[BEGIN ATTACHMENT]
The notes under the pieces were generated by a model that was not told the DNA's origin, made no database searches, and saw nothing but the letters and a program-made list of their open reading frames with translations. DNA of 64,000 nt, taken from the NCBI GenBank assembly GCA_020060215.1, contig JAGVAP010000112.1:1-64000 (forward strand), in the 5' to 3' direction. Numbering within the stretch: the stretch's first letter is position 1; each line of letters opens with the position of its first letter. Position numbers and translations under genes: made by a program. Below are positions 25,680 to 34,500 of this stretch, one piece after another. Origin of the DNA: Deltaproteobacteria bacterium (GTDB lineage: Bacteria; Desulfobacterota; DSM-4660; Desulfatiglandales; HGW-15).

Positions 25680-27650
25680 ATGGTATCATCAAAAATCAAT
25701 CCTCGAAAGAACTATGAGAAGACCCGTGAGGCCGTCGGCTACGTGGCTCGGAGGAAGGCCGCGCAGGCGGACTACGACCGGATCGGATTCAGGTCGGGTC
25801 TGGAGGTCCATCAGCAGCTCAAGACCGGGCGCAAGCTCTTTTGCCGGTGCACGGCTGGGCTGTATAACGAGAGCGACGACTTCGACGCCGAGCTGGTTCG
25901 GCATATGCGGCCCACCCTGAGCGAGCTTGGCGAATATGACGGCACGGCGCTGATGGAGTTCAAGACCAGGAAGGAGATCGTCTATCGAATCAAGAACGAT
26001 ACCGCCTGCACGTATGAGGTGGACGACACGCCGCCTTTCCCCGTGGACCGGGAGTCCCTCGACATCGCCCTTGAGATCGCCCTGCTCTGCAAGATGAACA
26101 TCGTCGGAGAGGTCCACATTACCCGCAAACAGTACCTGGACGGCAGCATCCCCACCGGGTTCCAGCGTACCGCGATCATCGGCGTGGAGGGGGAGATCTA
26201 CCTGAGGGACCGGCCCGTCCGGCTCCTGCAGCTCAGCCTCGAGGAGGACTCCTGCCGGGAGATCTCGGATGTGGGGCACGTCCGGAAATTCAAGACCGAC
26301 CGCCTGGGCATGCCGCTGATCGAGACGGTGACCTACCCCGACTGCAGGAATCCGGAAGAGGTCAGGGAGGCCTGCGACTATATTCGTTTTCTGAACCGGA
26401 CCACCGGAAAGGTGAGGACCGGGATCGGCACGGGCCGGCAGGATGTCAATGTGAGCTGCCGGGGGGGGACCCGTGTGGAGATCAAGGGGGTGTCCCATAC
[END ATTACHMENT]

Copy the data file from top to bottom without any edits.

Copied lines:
The notes under the pieces were generated by a model that was not told the DNA's origin, made no database searches, and saw nothing but the letters and a program-made list of their open reading frames with translations. DNA of 64,000 nt, taken from the NCBI GenBank assembly GCA_020060215.1, contig JAGVAP010000112.1:1-64000 (forward strand), in the 5' to 3' direction. Numbering within the stretch: the stretch's first letter is position 1; each line of letters opens with the position of its first letter. Position numbers and translations under genes: made by a program. Below are positions 25,680 to 34,500 of this stretch, one piece after another. Origin of the DNA: Deltaproteobacteria bacterium (GTDB lineage: Bacteria; Desulfobacterota; DSM-4660; Desulfatiglandales; HGW-15).

Positions 25680-27650
25680 ATGGTATCATCAAAAATCAAT
25701 CCTCGAAAGAACTATGAGAAGACCCGTGAGGCCGTCGGCTACGTGGCTCGGAGGAAGGCCGCGCAGGCGGACTACGACCGGATCGGATTCAGGTCGGGTC
25801 TGGAGGTCCATCAGCAGCTCAAGACCGGGCGCAAGCTCTTTTGCCGGTGCACGGCTGGGCTGTATAACGAGAGCGACGACTTCGACGCCGAGCTGGTTCG
25901 GCATATGCGGCCCACCCTGAGCGAGCTTGGCGAATATGACGGCACGGCGCTGATGGAGTTCAAGACCAGGAAGGAGATCGTCTATCGAATCAAGAACGAT
26001 ACCGCCTGCACGTATGAGGTGGACGACACGCCGCCTTTCCCCGTGGACCGGGAGTCCCTCGACATCGCCCTTGAGATCGCCCTGCTCTGCAAGATGAACA
26101 TCGTCGGAGAGGTCCACATTACCCGCAAACAGTACCTGGACGGCAGCATCCCCACCGGGTTCCAGCGTACCGCGATCATCGGCGTGGAGGGGGAGATCTA
26201 CCTGAGGGACCGGCCCGTCCGGCTCCTGCAGCTCAGCCTCGAGGAGGACTCCTGCCGGGAGATCTCGGATGTGGGGCACGTCCGGAAATTCAAGACCGAC
26301 CGCCTGGGCATGCCGCTGATCGAGACGGTGACCTACCCCGACTGCAGGAATCCGGAAGAGGTCAGGGAGGCCTGCGACTATATTCGTTTTCTGAACCGGA
26401 CCACCGGAAAGGTGAGGACCGGGATCGGCACGGGCCGGCAGGATGTCAATGTGAGCTGCCGGGGGGGGACCCGTGTGGAGATCAAGGGGGTGTCCCATAC